A scout neckerchief is the neck scarf worn as part of a scouting uniform such as that of the Boy Scouts of America. This neckerchief is a square of fabric that is folded into a triangle, draped around the neck and knotted in the middle. Two long, pointed ends hang from the center knot. The back view of a scout neckerchief is a triangle of fabric at the collar that points downward. Scout neckerchiefs are thought to have been worn consistently with the rest of the uniform starting in 1915.
Up until the 1970s, the neckerchief was worn over the scout uniform's shirt collar. After that, wearing the scout neck wear under the uniform collar became popular. The color of scout neckerchiefs identify members of different troops or districts. In some countries, scouts wear not only different colored neckerchiefs, but distinct patterns as well.
Far from being merely decorative, a scout neckerchief is a highly useful part of scouting. The most important use of scout neckerchiefs is as a first aid bandage. Scout neck wear can be wrapped around wounds as a tourniquet to stop bleeding or tied loosely on a cleansed wound to keep it clean. A scout's neck wear can also be used as a sling for an injured arm or to be waved to signal an emergency when tied to a stick or boat paddle. When dampened, the neckerchief can be used to cleanse wounds or to help prevent smoke inhalation during a fire when it covers the mouth and is tied at the back of the head.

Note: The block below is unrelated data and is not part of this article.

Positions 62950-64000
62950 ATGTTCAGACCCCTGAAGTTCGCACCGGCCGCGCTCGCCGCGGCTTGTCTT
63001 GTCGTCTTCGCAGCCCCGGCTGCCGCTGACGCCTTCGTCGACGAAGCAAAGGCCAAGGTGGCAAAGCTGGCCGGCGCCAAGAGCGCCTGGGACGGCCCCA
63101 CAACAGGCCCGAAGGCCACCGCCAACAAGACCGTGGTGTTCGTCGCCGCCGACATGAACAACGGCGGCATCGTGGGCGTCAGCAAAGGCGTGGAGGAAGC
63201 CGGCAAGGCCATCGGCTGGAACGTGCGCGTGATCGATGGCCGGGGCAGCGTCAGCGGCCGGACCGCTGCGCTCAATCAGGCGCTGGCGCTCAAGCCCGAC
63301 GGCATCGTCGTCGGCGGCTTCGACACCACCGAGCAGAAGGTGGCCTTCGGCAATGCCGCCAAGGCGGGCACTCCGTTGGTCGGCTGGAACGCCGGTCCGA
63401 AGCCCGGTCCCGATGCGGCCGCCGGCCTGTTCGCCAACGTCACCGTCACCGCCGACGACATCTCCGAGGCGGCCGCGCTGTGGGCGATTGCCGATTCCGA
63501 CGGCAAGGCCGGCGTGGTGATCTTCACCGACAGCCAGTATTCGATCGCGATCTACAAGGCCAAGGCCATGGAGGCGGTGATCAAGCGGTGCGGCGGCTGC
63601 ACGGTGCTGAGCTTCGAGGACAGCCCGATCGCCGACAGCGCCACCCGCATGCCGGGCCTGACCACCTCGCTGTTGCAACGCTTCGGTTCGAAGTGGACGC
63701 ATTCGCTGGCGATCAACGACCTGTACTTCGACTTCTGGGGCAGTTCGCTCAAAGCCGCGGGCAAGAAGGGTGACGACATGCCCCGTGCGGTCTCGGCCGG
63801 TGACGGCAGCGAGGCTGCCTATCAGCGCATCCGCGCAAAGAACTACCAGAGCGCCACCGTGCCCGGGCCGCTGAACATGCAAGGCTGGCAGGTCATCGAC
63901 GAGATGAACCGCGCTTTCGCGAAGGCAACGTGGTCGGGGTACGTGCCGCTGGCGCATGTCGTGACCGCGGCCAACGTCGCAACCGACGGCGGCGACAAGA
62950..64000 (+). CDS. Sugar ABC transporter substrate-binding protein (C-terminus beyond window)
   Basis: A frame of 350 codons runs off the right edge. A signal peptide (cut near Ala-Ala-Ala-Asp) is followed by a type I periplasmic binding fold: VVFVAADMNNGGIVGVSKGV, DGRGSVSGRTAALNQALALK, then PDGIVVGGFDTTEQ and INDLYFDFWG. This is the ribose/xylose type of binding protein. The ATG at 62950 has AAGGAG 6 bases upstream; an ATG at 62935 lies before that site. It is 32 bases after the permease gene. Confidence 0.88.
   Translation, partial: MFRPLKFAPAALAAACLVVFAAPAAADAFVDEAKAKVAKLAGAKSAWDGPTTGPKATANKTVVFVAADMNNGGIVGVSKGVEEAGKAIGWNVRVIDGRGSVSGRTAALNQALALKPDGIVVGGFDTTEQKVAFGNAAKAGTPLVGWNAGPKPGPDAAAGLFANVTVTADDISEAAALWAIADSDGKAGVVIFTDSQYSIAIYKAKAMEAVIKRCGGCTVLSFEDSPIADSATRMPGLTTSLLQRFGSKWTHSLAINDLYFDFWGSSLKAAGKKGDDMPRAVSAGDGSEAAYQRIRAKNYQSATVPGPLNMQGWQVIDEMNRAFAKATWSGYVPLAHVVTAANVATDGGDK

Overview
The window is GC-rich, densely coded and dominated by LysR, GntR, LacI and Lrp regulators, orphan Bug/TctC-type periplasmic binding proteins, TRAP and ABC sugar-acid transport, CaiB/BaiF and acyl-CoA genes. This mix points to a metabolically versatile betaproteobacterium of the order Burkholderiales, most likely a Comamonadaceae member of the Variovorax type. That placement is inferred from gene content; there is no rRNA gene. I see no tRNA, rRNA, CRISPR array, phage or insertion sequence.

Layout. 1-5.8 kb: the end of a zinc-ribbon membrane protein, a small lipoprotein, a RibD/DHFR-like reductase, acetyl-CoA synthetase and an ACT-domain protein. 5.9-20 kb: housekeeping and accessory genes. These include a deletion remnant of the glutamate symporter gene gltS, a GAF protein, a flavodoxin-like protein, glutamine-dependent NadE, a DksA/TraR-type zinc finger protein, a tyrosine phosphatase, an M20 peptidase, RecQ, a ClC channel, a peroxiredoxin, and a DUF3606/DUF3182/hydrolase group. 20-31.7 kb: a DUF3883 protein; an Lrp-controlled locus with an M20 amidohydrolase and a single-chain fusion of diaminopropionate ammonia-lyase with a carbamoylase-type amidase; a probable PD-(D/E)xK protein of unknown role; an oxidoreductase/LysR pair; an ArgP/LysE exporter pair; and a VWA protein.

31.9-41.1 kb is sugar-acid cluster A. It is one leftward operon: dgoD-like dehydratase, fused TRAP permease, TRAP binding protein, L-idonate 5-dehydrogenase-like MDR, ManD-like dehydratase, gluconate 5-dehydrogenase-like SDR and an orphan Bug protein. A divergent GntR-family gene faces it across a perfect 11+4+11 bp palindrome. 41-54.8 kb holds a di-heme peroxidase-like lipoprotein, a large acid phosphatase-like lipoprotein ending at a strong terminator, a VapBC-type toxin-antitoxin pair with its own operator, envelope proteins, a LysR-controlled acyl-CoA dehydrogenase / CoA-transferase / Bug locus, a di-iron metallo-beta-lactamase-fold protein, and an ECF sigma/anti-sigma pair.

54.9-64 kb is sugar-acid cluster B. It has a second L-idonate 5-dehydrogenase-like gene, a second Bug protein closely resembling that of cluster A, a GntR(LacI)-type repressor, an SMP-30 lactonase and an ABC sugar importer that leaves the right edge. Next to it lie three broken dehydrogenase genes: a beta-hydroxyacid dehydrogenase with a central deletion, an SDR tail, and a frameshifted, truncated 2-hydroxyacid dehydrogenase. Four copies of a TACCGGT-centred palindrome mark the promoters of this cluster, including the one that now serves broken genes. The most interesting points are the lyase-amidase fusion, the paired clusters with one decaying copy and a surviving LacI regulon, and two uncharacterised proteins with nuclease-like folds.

Scouts are encouraged to think of constructive and helpful uses for their neckerchiefs. For example, when the four points of the scout neckerchief square are brought together and tied, a useful carrying pouch or sack is formed. During a messy fireside meal, the neckerchief can be tied at the back of the neck with the rest of the fabric hanging at the front like a bib to protect the scout uniform from food stains.
When worn as part of the uniform, a scout neckerchief should be able to be loosened and tightened by a slip knot or a small accessory called a slide. The slide is also called a woogle. Woogles or slides are made from many different materials such as metal, plastic, wood, bark or bone. They fit around the folded, draped neckerchief and should stay in position until they are moved to loosen or tighten the neck wear. Scout neckerchiefs are typically worn looser in warm weather to help lessen sweating and left tighter in cooler conditions to add warmth to the neck.